Short Stuff

Seize your three minutes of fame

The Aurora Picture Show's Extremely Shorts 6 isn't a snooty film festival. "It's open to anyone with a camera," says Andrea Grover, Aurora's executive director. "It's definitely our most do-it-yourself program. We've got people who've never picked up a camera before, students, little kids, seasoned filmmakers." One of the most low-budget shorts in the history of the festival was shot by a kid who worked at a movie theater near Times Square. "He walked into a Sony store on his lunch hour," says Grover, "with a mini DVD tape and shot the whole video with the camera on display in the store… His only investment was his time and the cost of the videotape." Another well-remembered entry was submitted by a woman from Columbus, Ohio, who stood in front of a New York gallery reading Valerie Solanas's Scum Manifesto and drinking. She got so drunk she eventually threw up on the gallery window.This year's festival will be juried by Matt McCormick, a Portland-based filmmaker who's been making experimental shorts for a decade. "I'm gonna go into it with a real open mind and just see which things that I'm the most affected by," says McCormick. "I think something that's only three minutes long -- that can be about anything. So I'm expecting a wide range of styles and ideas." Shorts three minutes and under come in from around the world; typically, about 20 are chosen. Send entries by May 15 to Aurora Picture Show, 800 Aurora Street, Houston, Texas 77009. For information or an entry form, call 713-868-2101 or visit www.aurorapictureshow.org. -- Cathy Matusow

Party on the Plaza

04-20

Easter takes over the whole city of San Miguel de Allende, Mexico. In 1997, Houston independent filmmakers Patricia Lacy Collins and Robert S. Cozens went south of the border to capture the ritual. The result is an award-winning documentary called Darkness into Light: Semana Santa, San Miguel. The two-week festival is a series of pageants, parties and prayer; throughout the celebration, elaborate floats and statues of saints are paraded through the town plaza. The event's more dramatic moments include crucifixion re-enactments and a cathartic ceremony called "Firing of the Judases," in which citizens explode papier-mâché statues of their enemies. 4 p.m. Sunday, April 20, on Channel 8, Houston PBS. -- Troy Schulze

Trash Is Money

04-20

Don't set that green bin of recyclables out at the curbside just yet -- you could make a lovely sculpture with it. No, this isn't some bad segment on Home and Garden Television; it's the Houston Earth Day Trash to Treasure art contest. To sway the mercenaries, there are cash prizes in each age division ($150 for first place, $100 for second and $50 for third). All elements must be recyclable, and the final product can't weigh more than 25 pounds -- so forget about using that Dodge Dart rusting in the backyard. Works must be dropped off at the Rice University environmental services building (entrance no. 15 at Rice Boulevard) by Friday, April 18. The Houston Earth Day festival runs from 10 a.m. to 6 p.m. Saturday, April 19. West Stadium Lot, Rice University (entrance no. 8 at Stockton). For information, call 713-524-4232 or visit www.HoustonEarthDay.org. -- Kelly Klaasmeyer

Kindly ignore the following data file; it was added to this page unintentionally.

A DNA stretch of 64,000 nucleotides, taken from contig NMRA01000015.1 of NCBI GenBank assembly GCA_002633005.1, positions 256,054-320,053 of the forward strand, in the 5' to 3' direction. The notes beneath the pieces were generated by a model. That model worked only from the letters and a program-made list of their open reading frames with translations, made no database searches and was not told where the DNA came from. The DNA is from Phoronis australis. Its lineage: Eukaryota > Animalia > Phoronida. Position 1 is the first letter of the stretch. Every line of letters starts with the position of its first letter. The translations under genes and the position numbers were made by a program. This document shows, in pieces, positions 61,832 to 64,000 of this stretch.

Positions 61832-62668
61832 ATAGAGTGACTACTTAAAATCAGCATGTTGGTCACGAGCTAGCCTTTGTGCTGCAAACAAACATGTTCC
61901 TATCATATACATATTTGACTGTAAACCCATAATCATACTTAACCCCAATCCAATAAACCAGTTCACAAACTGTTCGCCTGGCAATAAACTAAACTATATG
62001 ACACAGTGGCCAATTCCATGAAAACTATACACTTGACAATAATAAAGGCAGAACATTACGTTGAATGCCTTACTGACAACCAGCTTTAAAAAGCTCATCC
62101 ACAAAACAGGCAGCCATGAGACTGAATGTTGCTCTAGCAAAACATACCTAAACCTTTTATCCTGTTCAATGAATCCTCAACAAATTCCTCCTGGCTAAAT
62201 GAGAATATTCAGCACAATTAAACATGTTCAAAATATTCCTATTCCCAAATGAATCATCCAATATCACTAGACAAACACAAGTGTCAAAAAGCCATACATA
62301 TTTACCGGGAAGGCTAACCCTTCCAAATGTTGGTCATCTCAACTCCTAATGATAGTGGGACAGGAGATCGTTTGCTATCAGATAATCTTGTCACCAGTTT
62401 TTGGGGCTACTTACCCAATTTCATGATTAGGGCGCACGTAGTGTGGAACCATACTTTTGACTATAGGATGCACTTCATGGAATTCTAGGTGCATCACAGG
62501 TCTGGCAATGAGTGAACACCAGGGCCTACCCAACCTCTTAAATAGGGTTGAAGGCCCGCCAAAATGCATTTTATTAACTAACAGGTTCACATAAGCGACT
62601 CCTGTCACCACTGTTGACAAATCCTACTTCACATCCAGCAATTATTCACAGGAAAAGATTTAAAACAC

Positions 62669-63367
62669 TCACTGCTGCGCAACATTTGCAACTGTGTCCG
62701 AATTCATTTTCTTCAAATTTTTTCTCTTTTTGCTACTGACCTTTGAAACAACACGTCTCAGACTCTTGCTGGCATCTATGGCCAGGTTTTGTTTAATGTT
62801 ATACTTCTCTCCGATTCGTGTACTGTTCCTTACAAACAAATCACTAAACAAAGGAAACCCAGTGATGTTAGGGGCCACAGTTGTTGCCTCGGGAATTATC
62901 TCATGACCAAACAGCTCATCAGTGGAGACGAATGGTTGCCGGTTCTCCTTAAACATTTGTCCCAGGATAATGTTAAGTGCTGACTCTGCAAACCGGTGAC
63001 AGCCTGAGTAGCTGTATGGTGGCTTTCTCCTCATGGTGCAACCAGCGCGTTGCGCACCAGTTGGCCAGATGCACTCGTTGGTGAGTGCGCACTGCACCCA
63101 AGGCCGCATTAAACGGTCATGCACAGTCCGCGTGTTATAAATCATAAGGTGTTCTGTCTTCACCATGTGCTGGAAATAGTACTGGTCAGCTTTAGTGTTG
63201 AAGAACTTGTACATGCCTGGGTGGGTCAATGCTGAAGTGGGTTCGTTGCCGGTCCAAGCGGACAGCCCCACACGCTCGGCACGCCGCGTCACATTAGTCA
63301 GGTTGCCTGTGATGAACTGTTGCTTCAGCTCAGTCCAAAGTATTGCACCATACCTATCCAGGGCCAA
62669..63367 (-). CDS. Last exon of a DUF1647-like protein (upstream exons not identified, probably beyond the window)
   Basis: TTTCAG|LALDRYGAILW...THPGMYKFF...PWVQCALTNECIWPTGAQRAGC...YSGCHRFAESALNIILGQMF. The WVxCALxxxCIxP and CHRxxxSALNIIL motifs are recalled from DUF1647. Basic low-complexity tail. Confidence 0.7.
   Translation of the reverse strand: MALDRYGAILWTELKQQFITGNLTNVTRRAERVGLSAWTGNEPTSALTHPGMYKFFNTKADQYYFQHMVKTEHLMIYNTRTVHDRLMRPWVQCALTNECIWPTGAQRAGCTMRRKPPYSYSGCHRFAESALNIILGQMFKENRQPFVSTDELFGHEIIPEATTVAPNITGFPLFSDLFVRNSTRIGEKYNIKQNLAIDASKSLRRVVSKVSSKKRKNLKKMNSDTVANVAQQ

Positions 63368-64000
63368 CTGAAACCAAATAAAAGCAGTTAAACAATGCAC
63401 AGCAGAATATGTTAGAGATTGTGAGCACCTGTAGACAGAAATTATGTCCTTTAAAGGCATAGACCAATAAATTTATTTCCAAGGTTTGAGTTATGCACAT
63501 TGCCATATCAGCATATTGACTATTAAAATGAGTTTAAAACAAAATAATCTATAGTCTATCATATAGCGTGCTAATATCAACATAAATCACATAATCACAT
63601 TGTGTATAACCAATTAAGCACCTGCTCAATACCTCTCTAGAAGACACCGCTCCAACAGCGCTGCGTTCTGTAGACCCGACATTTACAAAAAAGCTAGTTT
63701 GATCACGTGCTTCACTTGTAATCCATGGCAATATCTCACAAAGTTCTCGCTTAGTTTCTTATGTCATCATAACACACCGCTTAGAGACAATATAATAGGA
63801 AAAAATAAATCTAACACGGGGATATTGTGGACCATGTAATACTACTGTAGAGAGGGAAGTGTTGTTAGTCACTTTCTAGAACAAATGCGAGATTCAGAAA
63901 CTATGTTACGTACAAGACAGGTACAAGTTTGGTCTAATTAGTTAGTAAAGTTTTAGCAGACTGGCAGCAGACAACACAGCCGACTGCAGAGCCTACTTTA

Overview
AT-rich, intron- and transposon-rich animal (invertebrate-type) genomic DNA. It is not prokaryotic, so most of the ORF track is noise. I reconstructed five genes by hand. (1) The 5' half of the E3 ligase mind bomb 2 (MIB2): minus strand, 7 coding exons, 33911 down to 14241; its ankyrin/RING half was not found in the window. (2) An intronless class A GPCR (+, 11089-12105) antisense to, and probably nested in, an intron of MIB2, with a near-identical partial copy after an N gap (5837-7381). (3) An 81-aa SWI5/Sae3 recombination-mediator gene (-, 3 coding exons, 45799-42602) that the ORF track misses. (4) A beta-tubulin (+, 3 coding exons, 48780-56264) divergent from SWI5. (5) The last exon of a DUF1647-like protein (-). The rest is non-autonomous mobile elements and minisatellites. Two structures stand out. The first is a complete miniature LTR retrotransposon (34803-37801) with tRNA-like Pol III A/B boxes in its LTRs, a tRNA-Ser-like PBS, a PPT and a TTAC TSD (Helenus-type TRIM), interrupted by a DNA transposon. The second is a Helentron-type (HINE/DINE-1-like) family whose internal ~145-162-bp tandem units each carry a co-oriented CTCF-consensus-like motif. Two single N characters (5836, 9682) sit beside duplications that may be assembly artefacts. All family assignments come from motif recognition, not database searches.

Visual Soundtrack
Herb Alpert jams at Mirabeau

Herb Alpert may be best known for his contributions to music, but he's been painting since 1969, shortly after the peak of his musical career. A&M, the record label Alpert started out of his own garage, was thriving, but the "Ameriachi" style Alpert conceived with the Tijuana Brass band had already grown kitsch. Over the years, he continued to break the Top 40, but he was also emerging as an abstract painter. Alpert's artwork has a jazz-related, improvised feel and a colorful explosiveness that seems rooted in pop music. His use of Spanish titles, such as Fandango and Tango Nuevo, coupled with flowing abstract shapes and bold brushwork, show his fascination with Latin dance. Titled "Music for Your Eyes," the exhibit should enthrall Alpert fans, who'll have to stifle the urge to hum "Spanish Flea" while browsing. 10 a.m. to 6 p.m. Tuesdays through Saturdays, and 1 p.m. to 5 p.m. Sundays, through July 31. Mirabeau, 3202 Argonne. For information, call 713-528-8880. Free -- Troy Schulze

Model Behavior

04-22

Model wannabes can find out if they're magazine material at Bibi Magazine's Texas Model Search and Workshop. Aspirants will learn about makeup application, the model walk and the business side of modeling; then they'll compete in a fashion show at Live, striding to the grooves of DJ ALxXx and DJ NiTro. The show's winners will appear in Bibi Magazine, the bridal and fashion magazine for South Asian-Americans. Register by Tuesday, April 22 (there are spots for 20 women and 15 men). Workshop: 9:45 a.m. Sunday, April 26. Fashion show: 11:45 p.m. Friday, May 2. Live, 407 Main. For information or to register, call 713-526-2780 or visit www.bibimagazine.com. $95. -- Cathy Matusow

 
My Voice Nation Help
0 comments
 
Houston Concert Tickets
Loading...